Michael Dawson, Department of Political Science, University of Chicago
- When: May 30, 2012, 12 pm
- Where: Woods Conference Room, 750 N. Lake Shore Dr., 4th Floor, Chicago, IL 60611
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Michael C. Dawson is the John D. MacArthur Professor of Political Science and the College at the University of Chicago and the founding and current Director of the Center for the Study of Race, Politics, and Culture at the university.
"Trayvon Martin, Katrina, and the Implications of the Vast Racial
Divide in Public Opinion for American Civic and Political Life."
Michael C. Dawson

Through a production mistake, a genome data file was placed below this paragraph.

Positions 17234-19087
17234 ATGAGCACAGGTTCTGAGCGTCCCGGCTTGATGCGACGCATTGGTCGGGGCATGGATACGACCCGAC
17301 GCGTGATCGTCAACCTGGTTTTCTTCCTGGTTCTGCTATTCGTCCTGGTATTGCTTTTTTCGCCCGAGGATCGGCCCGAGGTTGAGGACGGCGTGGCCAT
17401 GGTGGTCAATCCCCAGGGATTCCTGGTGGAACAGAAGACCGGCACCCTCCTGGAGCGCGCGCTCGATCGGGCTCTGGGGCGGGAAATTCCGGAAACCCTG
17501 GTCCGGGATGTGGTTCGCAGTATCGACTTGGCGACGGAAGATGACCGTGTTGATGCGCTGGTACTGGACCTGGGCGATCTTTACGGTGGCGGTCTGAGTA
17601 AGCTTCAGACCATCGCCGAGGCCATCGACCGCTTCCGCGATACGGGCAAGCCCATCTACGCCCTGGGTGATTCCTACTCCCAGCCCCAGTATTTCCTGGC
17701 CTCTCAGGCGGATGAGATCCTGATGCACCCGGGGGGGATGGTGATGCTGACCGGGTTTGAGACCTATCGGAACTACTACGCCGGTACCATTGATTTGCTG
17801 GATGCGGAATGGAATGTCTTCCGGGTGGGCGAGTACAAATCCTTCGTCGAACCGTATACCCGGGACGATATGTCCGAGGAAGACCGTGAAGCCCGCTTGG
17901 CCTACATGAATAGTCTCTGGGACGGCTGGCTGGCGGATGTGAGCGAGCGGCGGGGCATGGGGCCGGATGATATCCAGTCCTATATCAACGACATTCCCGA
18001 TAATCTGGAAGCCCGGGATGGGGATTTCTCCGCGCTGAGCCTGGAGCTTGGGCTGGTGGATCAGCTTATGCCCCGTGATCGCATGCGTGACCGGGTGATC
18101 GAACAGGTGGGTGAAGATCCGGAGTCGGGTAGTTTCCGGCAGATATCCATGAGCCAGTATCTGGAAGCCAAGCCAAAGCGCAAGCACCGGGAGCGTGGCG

Public opinion within the United States remains segmented along racial lines despite the often heard argument that we live in a "post-racial" society. While the racial divisions in public opinion are fairly fluid--particularly with respect to Asians and Latinos--on a wide range of issues blacks and whites anchor are found on opposite sides of the political spectrum. Indeed, the gap between blacks and whites are often so large that multivariate analysis shows that other factors such as class, educations, party identification, region, gender and ideology are swamped when included in the same analysis with the race of the respondent. These factors only become measurable when we look at within-group variation thus eliminating the factor of race from the analysis. More important for the functioning of American democracy, it is clear that the differences between the majority of blacks and whites are so vast that each group has developed fundamentally different and racialized world views. Indeed, these world views are so incommensurate that the grounds for rational discourse in a democratic society that Habermas describes are fundamentally undermined. These racial cleavages in public opinion in domains such as the relationship between patriotism and protest, the Trayvon Martin tragedy, and the aftermath of Katrina do not bode well for American democracy in arenas ranging from public discourse to jury deliberations.
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